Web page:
Other Summer Health Hazards for Laborers

  • Lyme Disease – caused by the bite of certain ticks
    • Wear light-colored clothing to facilitate detection of ticks Wear long-sleeved pants and shirts, tuck pants into socks or boots
    • Wear high boots or closed shoes; wear hats
    • Use DEET insect repellant on non-facial skin (follow directions carefully)
    • Use permethrins on clothes monthly (not on skin)
    • Do daily body checks for ticks
  • West Nile Virus – caused by bites from infected mosquitoes
    • Eliminate standing water on worksites
    • Limit work at sunrise and sunset
    • Wear long-sleeved shirts, pants and socks
    • Spray thin clothing with DEET or permethrins
    • Spray non-facial skin with DEET (follow instructions carefully)
  • Heat exhaustion and heat stroke – caused by overexposure to high temperatures and high humidity
    • Avoid strenuous work during hottest hours; take rest breaks
    • Drink 6 ounces of water every 20 minutes (your body may need water before thirst signals)
    • Check with doctor to see if medications reduce tolerance to sunlight or heat
    • Avoid sudden changes in temperature (air out a hot car before entering)

In May, the LHSFNA Health Promotion Division will launch its annual skin cancer prevention campaign known as Sun Sense. The campaign is designed to warn Laborers about the dangers of solar exposure and to get them started in self-protection.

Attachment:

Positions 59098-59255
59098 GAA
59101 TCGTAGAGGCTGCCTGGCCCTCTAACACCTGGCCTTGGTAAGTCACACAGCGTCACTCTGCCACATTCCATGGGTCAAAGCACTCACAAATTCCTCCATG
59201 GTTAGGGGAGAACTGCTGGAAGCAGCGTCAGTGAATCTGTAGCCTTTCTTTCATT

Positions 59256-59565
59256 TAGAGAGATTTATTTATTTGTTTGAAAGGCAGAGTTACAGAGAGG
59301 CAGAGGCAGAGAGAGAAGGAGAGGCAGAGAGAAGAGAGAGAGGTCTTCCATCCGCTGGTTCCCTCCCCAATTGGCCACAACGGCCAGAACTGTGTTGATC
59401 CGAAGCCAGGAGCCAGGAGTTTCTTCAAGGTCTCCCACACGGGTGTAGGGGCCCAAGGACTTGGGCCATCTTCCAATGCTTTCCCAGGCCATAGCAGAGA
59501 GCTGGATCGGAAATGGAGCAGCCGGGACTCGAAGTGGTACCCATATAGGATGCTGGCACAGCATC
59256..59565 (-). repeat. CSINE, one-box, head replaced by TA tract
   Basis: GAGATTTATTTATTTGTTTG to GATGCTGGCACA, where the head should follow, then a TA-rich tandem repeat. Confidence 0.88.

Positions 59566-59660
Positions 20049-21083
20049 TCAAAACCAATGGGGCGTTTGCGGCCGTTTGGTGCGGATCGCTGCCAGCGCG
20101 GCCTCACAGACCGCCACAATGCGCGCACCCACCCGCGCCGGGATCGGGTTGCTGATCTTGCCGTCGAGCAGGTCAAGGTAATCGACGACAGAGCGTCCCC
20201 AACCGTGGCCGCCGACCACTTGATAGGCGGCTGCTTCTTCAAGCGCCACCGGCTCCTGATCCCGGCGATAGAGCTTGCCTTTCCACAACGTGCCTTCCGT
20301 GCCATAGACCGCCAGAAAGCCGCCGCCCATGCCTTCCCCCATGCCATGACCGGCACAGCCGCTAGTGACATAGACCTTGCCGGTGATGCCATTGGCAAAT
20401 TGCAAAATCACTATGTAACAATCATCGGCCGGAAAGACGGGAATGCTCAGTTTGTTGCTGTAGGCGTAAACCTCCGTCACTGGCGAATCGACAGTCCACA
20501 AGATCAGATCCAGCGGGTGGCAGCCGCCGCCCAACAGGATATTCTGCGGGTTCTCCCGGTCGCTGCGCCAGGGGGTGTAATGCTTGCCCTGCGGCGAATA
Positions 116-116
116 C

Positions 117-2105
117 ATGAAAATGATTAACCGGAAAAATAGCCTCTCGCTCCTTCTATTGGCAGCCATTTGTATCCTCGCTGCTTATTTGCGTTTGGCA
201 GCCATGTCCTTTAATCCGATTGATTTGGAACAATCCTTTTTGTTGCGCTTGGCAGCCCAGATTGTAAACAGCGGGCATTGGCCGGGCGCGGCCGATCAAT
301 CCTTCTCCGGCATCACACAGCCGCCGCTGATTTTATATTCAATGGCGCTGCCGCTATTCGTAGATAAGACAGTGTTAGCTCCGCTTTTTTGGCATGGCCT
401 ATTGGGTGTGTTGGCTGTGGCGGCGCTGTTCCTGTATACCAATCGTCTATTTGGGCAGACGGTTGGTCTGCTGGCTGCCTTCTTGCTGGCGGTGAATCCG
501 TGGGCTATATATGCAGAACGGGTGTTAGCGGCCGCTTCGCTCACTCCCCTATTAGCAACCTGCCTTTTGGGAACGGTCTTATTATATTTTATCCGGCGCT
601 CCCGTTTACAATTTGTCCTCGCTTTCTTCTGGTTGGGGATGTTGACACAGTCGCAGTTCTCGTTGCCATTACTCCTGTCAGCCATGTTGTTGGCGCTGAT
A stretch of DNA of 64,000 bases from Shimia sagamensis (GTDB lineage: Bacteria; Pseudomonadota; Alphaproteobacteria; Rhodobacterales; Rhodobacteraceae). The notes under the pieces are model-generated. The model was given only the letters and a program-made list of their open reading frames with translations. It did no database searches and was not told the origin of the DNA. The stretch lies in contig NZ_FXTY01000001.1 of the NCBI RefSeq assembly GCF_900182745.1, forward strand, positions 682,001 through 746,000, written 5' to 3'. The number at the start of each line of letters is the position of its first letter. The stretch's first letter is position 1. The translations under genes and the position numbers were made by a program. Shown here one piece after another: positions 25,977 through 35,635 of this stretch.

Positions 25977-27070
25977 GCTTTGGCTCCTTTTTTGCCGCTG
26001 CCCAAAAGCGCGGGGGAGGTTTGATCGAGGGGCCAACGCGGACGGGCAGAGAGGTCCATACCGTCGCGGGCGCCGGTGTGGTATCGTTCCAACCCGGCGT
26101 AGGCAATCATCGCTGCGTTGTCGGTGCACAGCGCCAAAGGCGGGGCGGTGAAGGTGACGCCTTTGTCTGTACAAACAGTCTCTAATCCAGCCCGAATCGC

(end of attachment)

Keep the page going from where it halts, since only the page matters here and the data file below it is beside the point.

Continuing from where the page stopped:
Because they work peak hours (10:00 am to 2:00 pm) under the summer sun, Laborers are particularly vulnerable to skin cancer. The best protection includes long-sleeved shirts, neck flaps that attach to a hardhat, SPF 15 or higher sunscreen and sunblock for the nose and lips.

The Fund conducts its annual campaign in collaboration with the Laborers-AGC training centers and local unions across the United States and Canada. The Fund distributes packets of SPF 30 sunscreen towelettes along with neck flaps, lip balm, bookmarks on the ABCDs of melanoma, posters and other educational materials.

Melanoma is a potentially fatal form of skin cancer, but early detection and prompt medical attention can ensure successful treatment. Indications of possible melanoma include any mole that changes shape, color or size; any persistent patch or sore that does not heal; or any new growth on the skin.

For more information about the Sun Sense Program, contact the LHSFNA Health Promotion Division.

[Steve Clark]